Scarlett Johansson and Robert Downey Jr.

Johansson and Downey Jr.

Adding Scalett Johansson in the role of a marshal arts wiz is a nice touch.  Her persona reminds me of the character Hit-Girl (Chloe Moretz) in Kick-Ass. There’s one scene in Iron Man 2 where if I didn’t know the two films were written by different scriptwriters and lensed at different studios you’d think it was a grown up Hit-Girl spinning and kicking.

The only downsides I could find are the absurdities and impossibilities that get

Jon Favreau on the set as director

Jon Favreau on the set as director

entrenched in all comic book hero films.  But it’s the amazement needed to make the film work like explosions where no one gets hurt, a cool ad for Audi that comes out of nowhere, and an Iron man suit in a suitcase to name a few. Of course the biggest absurdity is the fact that the film opened in Europe a week earlier before coming to America.

Iron Man 2 is rated PG-13 for sequences of intense sci-fi action and violence, and some language.

FINAL ANALYSIS:  Not as brilliant as the first go around but worthy. (4 of 5 Palm Trees)

THE BOOK OF ELI written review

January 14th, 2010 No comments

“A NUCLEAR BLAST”

thebookofeli_smallposterStarring: Denzel Washington, Gary Oldman, Mila Kunis, Jennifer Beals and Tom Waits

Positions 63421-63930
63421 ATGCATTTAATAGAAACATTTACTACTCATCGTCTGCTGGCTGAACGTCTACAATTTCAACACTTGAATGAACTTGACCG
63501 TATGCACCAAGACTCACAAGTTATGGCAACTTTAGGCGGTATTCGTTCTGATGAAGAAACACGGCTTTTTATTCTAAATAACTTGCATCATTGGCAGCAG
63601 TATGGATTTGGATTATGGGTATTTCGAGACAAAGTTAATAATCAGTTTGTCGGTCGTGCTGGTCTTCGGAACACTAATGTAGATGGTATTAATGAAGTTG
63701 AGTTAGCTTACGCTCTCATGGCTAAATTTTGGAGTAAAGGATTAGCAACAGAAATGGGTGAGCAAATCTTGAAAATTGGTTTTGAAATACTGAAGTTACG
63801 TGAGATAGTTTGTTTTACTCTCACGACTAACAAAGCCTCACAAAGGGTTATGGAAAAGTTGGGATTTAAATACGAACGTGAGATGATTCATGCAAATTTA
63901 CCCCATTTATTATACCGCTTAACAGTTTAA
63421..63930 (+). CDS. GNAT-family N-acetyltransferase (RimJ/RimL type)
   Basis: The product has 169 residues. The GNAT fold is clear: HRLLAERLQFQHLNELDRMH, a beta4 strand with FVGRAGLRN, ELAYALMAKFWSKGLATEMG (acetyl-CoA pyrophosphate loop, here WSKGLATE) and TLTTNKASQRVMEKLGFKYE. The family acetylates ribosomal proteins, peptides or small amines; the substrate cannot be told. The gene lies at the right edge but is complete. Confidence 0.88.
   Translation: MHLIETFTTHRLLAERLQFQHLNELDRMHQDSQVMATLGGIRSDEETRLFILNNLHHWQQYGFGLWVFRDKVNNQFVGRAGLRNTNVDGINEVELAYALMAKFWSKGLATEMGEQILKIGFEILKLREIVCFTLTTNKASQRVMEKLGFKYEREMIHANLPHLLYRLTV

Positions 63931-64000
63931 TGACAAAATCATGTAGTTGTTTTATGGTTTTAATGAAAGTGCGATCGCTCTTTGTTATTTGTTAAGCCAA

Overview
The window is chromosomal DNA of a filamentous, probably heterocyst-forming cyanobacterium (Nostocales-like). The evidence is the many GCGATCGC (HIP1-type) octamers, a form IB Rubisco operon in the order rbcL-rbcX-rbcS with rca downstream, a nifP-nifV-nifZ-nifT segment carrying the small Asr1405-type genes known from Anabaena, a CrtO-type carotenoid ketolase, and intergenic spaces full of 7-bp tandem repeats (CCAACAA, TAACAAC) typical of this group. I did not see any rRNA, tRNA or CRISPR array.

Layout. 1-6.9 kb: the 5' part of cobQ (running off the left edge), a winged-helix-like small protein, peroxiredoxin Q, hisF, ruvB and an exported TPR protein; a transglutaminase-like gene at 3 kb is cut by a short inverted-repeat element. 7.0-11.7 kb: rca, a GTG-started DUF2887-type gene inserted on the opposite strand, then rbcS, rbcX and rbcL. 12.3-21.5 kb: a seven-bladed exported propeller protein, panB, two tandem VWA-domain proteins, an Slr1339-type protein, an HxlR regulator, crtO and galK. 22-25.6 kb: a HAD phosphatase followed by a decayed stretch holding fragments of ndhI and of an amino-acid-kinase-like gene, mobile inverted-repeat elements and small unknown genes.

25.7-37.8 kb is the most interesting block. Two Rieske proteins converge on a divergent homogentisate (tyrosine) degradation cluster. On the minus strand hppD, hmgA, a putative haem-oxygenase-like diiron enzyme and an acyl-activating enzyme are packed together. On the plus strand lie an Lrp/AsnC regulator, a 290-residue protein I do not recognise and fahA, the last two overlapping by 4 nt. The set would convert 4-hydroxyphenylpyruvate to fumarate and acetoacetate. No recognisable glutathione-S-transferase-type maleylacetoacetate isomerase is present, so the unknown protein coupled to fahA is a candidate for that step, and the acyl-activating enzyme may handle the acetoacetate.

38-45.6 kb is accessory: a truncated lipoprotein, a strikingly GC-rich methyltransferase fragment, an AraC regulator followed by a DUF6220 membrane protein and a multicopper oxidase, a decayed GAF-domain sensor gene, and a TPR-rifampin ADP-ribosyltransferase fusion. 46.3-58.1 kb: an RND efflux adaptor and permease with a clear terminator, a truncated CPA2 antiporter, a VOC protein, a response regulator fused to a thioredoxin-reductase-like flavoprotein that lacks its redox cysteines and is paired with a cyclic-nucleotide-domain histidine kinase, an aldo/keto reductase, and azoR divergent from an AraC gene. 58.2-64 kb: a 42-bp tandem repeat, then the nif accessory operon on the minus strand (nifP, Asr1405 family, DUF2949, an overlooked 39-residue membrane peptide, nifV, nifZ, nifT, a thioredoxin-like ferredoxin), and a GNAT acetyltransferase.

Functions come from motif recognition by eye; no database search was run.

Directed by: Albert and Alan Hughes

MPAA Rating: R for some brutal violence and language.

Genre: Action/Adventure, Science Fiction/Fantasy

By John Delia

Imagine that you are still alive in a world gone mad following a nuclear world war. What would your reason be to live and what would you do to survive?  That’s the premise of the excellent film The Book Of Eli.  Brilliant acting led by Denzel Washington, first-class direction by the Hughes Brothers and amazing cinematography by Don Burgess bring the gut-wrenching story to life creating a stunner for science fiction and action movie lovers alike.

Eli (Washington) travels the neuclear wasteland

Eli (Washington) travels the neuclear wasteland

In the not-too-distant future, some 30 years after the final war, a solitary man walks across the wasteland that was once America. Nothing but empty cities, broken highways, seared earth all around him, the marks of catastrophic destruction. There is no civilization here, no law. The roads belong to gangs that would murder a man for his shoes, an ounce of water or for their amusement.  But they are no competition for this crafty traveler.

Beals and Oldman are Clauia and Carnegie

Beals and Oldman are Clauia and Carnegie

A warrior not by choice but necessity, Eli (Denzel Washington) seeks only peace but, if challenged, will cut his attackers down before they realize their fatal mistake. It’s not his life he guards so fiercely but his hope for the future; a hope he has carried and protected for 30 years and is determined to realize. When he reaches a makeshift town run by a tyrannical Carnegie (Gray Oldman), he is forced to make a decision that will pit him against the despot and partner him with the ruler’s adopted daughter Solara (Mila Kunis).

Eli takes on road ragers

Eli takes on road ragers